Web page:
This isn’t my usual post about a PR case study in the making, but sometimes you just need to switch things up a bit.
I wasn’t even going to write this week. It’s been one of those odd weeks where everything is off schedule.
It was my birthday, and as a special gift, my husband took me to NYC for a couple of days to see my all-time favorite musician, David Gilmour, who happened to end his latest North American tour on my birthday. It was an amazing trip, but not typical of my mid-week schedule.
Then, when we got back, we celebrated my mother’s birthday and our daughter called to say that she and her boyfriend were coming home for the weekend. Surprise! Nice, but then I had a bunch of things that had to get done on top of playing catch-up.
So, I wasn’t going to write this week. But then there was a trend on my Facebook page this morning that caught my eye, and a related post in my Facebook memories. The connection was too great to ignore.
Can’t go without texting?
As 21st century PR pros, we know what it’s like to be glued to our phones, computers and devices. We have to stay current in this incredibly fast-paced world where the news cycle has shrunk to a few hours and minutes.
Heck, even a lot of non-PR people can’t go without texting, tweeting, and sharing during every waking minute.
But, in this world where we are all in constant contact and constant communication mode, I believe it’s important to regularly unplug. For those who work in the communications field, it’s especially beneficial to have a bit of time each day to break from the continual information gathering and speaking/writing. It’s good for the mind and soul.
But, it’s not so easy for some people to go without communicating in some form.
As great as he his (don’t tell him I said that!), my husband drives me crazy about his phone. He breaks out in a cold sweat if he doesn’t have his phone within arms reach at all times. On top of being a news junkie, he insists on checking his phone every few minutes when we’re watching a movie or show together at home, and it’s worse when we go out to dinner. I have to constantly remind him to be present and unplug, but it does no good. He’s addicted.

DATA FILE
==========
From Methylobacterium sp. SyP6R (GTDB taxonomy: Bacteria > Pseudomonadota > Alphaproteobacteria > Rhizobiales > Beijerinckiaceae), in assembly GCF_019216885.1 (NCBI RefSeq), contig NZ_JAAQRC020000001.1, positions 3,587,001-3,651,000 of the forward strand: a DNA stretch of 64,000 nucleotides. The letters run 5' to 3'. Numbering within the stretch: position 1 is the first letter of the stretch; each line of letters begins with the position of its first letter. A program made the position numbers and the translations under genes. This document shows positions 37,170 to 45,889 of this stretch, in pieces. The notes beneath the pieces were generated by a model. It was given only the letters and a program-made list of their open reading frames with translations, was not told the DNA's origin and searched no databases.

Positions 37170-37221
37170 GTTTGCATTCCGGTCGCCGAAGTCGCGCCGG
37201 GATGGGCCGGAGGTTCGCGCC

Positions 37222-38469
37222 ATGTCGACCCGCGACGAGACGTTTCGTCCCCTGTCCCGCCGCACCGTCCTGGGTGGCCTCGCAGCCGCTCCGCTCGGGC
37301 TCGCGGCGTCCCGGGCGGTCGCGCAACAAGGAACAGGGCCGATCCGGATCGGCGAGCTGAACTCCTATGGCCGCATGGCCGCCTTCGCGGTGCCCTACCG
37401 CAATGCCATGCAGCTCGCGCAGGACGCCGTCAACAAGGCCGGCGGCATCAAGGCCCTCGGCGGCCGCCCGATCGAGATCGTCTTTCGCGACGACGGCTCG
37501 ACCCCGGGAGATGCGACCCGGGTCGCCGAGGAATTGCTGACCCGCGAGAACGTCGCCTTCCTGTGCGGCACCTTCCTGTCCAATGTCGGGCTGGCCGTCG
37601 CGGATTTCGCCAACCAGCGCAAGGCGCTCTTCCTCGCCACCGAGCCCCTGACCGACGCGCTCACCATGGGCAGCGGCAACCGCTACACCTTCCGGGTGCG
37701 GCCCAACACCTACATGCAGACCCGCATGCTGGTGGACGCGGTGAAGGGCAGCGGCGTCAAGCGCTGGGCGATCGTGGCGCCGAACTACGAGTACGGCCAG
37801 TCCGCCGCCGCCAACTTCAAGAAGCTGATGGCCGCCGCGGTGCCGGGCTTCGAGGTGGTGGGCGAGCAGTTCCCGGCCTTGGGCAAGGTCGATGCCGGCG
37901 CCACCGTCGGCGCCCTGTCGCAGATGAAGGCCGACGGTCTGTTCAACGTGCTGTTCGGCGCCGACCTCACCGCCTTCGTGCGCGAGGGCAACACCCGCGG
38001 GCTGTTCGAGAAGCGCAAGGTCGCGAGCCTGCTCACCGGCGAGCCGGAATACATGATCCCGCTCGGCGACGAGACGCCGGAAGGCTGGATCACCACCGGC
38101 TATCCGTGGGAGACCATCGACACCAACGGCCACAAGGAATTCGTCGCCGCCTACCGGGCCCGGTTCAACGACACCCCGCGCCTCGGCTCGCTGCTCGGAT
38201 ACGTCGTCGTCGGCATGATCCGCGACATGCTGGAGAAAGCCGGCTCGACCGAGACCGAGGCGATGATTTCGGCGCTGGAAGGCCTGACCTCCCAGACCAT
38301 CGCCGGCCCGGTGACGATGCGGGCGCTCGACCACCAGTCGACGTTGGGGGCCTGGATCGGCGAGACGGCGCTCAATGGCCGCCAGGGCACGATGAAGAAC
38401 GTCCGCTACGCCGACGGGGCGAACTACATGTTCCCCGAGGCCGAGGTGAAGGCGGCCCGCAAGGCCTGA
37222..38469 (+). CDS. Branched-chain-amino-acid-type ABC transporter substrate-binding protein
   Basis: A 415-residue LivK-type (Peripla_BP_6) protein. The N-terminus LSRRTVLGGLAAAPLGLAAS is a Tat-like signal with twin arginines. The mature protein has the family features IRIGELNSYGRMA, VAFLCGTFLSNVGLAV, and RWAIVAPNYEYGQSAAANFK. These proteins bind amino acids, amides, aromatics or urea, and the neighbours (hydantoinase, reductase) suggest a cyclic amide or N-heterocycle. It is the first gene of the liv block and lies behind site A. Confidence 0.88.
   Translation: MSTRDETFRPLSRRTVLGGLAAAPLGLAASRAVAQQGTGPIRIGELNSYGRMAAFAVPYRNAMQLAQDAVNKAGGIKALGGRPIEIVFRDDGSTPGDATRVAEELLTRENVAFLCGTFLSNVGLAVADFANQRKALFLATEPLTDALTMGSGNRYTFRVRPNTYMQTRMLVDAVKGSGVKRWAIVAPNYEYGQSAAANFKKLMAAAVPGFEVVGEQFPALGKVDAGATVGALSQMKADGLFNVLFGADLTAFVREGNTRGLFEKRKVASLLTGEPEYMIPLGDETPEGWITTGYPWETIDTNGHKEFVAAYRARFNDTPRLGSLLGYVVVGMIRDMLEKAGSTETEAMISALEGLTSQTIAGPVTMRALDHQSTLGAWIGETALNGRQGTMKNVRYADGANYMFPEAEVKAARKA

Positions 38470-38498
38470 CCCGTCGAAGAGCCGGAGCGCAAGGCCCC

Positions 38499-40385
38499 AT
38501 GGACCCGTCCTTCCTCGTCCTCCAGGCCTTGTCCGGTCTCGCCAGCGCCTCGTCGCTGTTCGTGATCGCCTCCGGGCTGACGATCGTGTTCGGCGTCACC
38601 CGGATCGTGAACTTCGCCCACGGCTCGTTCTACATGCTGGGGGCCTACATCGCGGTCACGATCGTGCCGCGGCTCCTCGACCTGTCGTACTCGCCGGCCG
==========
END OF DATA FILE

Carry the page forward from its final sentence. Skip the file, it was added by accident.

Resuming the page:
Texting @ AMC Theaters? Really?
Because I live with a communications junkie, I feel the pain of thousands who are lashing out this morning at AMC Theaters for considering allowing texting during some movies.
The movie theater is one of those few last great places left on earth where texting is absolutely not allowed. I love the rare occasion that I can convince the hubby to go to the movies. Aside from enjoying a good flick, that time when he has to turn off his phone is precious to me.
So why does AMC want to take that away from us?
Well, it’s all about marketing and who AMC Theaters wants to attract.
Newly appointed AMC CEO Adam Aron told Variety
When you tell a 22-year-old to turn off the phone, don’t ruin the movie, they hear please cut off your left arm above the elbow. You can’t tell a 22-year-old to turn off their cellphone. That’s not how they live their life.
But what about those of us who aren’t 22? What about the other demographics that have the discretionary income to actually afford to go to the movies? Aron answered these questions by saying:
At the same time, though, we’re going to have to figure out a way to do it that doesn’t disturb today’s audiences. There’s a reason there are ads up there saying turn off your phone, because today’s moviegoer doesn’t want somebody sitting next to them texting or having their phone on.
Aron goes on to tell Variety that texting-only theater seating might be the option.
Seems like a win-win proposal for AMC, but how will this be received?
Check back tomorrow when I share results of my own poll and social media comments. We’ll see how this particular marketing strategy is causing PR problems for AMC, and we’ll ask how other theater chains might respond.